The MHUSD noted that temporary positions would be eliminated first, then probationary positions, such as those who are not tenured. But the cuts could come at different levels based on the needs for each school.

The elimination of 28 positions at the elementary level would increase class sizes above the current 20 to 1 ratio in some kindergarten through third-grade classes.

There is a bit of flexibility with that number, but as the increase of students to one teacher climbs so do penalties by the state government, Mandel said. The district will look at all options to lower spending, including increasing class sizes in order to reduce the number of teachers needed. Once the budget is crunched it could prove to be more cost-effective to increase the pupil-to-teacher ratio and lose the state funding for that program, over keeping classes small and needing more teachers, and, of course, more money to pay them.

“If you move the ratio higher, you move to fewer teachers needed,” trustee Fisher said. But cutting from a specific grade level, “does not mean that that teacher leaves the district.” Teachers may be moved around if for example a teacher in a grade level that is reduced could move to another grade that is needed.

The junior high and high school electives that are up for evaluation would be eliminated and those electives would then be translated into a different kind of course offering. The designated junior high and high school instructors who teach the elective courses would turn those class periods into more study of a core subject or possibly other remedial classes.

But with the state’s budget in dire straights, Fisher said he can’t say if the board will be able to rescind the pink slips this time.

“We have to make (the cuts now) before the state. And we have to go where, frankly, we scare some people, but it’s the structure of how we have to do it,” Fisher said.

Mandel echoed what many other board staff have said: options are few for the district and no one wants to see any teacher layoffs.

“There aren’t many options and we’re well-versed in the possibilities,” Mandel said. “None of the possibilities are going to be good.”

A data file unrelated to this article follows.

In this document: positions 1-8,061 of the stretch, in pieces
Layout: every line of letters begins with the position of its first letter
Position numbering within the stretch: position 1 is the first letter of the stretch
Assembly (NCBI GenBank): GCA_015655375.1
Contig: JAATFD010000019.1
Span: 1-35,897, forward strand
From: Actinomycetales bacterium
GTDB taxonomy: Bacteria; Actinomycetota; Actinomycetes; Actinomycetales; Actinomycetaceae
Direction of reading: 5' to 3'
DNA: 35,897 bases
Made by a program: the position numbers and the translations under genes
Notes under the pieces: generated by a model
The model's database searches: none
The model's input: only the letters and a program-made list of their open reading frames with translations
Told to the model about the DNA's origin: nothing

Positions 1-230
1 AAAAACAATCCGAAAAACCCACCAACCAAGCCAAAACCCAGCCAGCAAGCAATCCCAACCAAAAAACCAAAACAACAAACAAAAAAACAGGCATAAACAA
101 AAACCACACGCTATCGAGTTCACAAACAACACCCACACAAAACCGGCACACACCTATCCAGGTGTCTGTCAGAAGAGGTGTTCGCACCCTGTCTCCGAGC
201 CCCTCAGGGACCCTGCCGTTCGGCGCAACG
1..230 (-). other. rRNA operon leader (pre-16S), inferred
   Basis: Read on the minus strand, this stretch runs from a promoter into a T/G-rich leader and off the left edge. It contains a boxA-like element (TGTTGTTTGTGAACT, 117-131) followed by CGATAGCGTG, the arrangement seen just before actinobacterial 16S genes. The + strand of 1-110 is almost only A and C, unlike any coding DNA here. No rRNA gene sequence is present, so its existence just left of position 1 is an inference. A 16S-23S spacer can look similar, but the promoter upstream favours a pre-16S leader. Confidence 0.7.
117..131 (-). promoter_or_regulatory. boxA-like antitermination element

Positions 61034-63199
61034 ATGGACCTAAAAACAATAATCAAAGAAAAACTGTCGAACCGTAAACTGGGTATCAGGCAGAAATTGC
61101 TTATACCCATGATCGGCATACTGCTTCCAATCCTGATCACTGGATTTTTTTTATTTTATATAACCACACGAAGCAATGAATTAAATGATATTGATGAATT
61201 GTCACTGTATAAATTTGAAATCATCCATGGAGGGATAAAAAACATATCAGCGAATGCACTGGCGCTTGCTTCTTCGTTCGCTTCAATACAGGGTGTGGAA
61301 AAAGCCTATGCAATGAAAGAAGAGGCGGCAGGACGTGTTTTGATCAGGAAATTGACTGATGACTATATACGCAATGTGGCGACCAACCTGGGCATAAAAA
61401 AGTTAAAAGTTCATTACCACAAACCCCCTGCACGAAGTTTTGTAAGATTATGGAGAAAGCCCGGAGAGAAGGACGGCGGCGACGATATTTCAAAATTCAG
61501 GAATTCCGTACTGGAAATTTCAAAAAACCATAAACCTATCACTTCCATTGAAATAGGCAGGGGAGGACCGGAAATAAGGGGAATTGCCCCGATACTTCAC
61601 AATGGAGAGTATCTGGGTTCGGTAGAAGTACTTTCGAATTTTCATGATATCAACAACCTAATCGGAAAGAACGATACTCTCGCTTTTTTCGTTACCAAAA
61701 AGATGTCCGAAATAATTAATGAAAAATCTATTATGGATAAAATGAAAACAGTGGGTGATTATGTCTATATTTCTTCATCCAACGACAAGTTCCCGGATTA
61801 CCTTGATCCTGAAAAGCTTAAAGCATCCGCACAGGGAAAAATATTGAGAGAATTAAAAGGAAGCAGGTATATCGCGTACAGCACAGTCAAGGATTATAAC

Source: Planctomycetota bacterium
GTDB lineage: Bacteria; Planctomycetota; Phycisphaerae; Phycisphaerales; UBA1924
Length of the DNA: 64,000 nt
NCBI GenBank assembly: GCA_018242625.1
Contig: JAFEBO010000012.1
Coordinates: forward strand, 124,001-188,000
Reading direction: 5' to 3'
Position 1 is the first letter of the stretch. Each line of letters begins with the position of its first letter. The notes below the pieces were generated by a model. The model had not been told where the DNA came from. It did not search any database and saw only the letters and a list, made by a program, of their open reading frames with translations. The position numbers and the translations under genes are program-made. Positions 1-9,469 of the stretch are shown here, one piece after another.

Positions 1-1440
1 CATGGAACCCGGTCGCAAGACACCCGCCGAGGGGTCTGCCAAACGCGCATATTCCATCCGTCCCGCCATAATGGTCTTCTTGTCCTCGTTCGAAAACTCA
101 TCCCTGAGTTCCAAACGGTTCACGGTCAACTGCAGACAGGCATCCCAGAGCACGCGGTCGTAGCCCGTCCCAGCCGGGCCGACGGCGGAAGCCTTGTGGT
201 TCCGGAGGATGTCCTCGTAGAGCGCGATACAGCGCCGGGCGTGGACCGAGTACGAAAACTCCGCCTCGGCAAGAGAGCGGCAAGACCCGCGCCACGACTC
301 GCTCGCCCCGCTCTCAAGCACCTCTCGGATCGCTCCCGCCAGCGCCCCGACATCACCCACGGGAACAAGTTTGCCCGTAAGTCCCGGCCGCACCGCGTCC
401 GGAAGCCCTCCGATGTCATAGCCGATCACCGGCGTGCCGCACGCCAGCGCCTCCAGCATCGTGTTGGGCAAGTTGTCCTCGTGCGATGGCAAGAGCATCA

The resolution is expected to be passed at tonight’s meeting and at a later date a budget committee will make recommendations to Smith who will then submit a final plan to the board.

“The timing is bad,” Mandel said, because the board is forced to inform employees who may not be laid off in the end and well before they know how much the state might add to their coffers.

The district has also approved and released a list of tenured staff who are ranked in order from one to 443; with the those first on the list hired in the 1970s and at the end are teachers who were hired in August 2009. The list is not a sure-fire display of who may or may not be laid off in the district though. The choice of which personnel will be laid off will not be based solely on the seniority list but also on the needs at each school, such as teachers who have additional certifications for special education and speech or specialization in science and math.

All school teachers fall under the “certificated staff” umbrella, including some high-level administration employees. Classified staff are secretaries, food-service workers, grounds keepers, instructional aides – not classroom teachers.

“We’ve cut our classified staff a lot and I would look to preserve classified staff. They’re a vital service,” Fisher said.

He added that the saying, “‘We need to cut as far away from the classroom as possible,’ used at times in budget discussions, was not true and that every level you make a cut it makes an impact on the school and the children.”